East Hampton Town’s code governing its rental registry may be modified to address updates that an assistant town attorney called “pretty obviously the product of forgery or falsified information.”
The registry was introduced in 2016 in an effort to reduce illegal group rentals, excessive turnover, and otherwise disruptive practices that impact neighbors’ quality of life. Homeowners who rent out a house are required to register it with the town’s building department by filing a registration form, which must be deemed complete by the principal building inspector, Ann Glennon. They must also obtain a rental registry number.
Should there be a change in conditions, such as a change in tenants, rental period or term, commencement of a new rental period or term, number of tenants, or number of bedrooms, then the homeowner must file a rental registration update.
Addressing the town board on Tuesday, David McMaster said that the building and ordinance enforcement departments “have run into a number of issues” regarding forged documents or falsified information. This could happen, Supervisor Peter Van Scoyoc said, when one family member owns a property but another family member obtains a registry number and rents it out.
Indeed, there are “a number of current cases in Justice Court” in which property owners claim that the property is rented without their permission or authority, Ms. McMaster said. “Someone close to them has filed a rental registry purporting to show authority to rent the property, and they don’t actually have it.” As presently written, the code has no way to revoke a rental registry number in such a scenario, which, he said, “is problematic.”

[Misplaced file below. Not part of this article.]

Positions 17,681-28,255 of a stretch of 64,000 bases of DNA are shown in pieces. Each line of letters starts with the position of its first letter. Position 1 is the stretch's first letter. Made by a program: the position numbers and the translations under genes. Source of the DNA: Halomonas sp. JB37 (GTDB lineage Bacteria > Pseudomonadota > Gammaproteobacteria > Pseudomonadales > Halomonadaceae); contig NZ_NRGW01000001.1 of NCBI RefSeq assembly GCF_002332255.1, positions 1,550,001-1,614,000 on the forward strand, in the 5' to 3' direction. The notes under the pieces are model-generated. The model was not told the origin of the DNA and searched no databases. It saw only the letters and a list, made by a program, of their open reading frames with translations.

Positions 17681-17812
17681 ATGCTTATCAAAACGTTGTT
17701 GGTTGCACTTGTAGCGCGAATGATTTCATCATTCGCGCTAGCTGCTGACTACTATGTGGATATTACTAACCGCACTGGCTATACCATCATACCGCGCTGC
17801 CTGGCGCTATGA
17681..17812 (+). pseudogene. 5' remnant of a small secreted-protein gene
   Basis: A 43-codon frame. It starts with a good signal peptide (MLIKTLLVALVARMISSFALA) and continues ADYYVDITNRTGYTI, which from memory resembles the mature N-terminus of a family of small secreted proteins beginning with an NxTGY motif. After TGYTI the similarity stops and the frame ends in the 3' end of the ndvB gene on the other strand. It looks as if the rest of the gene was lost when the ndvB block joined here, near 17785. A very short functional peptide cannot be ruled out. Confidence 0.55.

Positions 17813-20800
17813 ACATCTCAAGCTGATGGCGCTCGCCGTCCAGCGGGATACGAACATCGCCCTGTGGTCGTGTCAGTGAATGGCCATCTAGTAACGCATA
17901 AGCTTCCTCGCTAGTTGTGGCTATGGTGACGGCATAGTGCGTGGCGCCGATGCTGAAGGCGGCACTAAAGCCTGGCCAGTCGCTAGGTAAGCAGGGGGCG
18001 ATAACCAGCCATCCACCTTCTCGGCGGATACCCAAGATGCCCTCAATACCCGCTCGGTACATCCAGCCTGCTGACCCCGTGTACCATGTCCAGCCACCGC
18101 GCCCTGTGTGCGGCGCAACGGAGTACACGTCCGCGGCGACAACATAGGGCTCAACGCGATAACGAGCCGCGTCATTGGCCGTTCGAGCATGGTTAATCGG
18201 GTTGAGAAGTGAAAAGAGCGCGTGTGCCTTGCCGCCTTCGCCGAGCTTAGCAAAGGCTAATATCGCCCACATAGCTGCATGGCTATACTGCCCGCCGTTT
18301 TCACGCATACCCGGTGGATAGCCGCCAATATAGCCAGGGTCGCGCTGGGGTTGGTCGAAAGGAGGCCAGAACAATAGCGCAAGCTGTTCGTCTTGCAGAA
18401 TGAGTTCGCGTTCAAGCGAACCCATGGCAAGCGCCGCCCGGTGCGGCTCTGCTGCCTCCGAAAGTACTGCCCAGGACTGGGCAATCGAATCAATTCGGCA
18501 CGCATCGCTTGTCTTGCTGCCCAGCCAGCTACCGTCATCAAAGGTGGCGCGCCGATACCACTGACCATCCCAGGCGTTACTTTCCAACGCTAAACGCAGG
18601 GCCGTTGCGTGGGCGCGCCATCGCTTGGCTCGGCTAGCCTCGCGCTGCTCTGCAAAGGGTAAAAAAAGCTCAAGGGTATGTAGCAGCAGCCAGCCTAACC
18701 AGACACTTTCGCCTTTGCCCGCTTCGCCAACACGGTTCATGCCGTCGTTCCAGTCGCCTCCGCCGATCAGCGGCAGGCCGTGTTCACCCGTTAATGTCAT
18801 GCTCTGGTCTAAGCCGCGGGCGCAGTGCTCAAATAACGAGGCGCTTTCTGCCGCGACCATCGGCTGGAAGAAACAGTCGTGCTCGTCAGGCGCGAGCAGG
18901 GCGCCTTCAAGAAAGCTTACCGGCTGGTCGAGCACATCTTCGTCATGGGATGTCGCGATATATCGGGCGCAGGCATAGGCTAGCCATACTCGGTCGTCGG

He circulated proposed wording to be added to the code. “A rental registry issued pursuant to this chapter may be revoked, in a written determination by the Principal Building Inspector that: (1) The rental registry application was forged and/or fraudulent; or (2) The property does not have a current certificate of occupancy. An open building permit shall not be the basis for revocation of a rental registry under this section.”
When a building permit is “open,” the property does not technically have a valid certificate of occupancy, Mr. McMaster explained, but the second clause in the proposed addition to the code addresses that scenario. “That refers to a property that’s never had a valid certificate of occupancy,” he said.
The board would have to hold a public hearing before amending the code. Its wording could change based on discussions with Ms. Glennon, Mr. McMaster said, pledging to keep the board apprised of any such changes.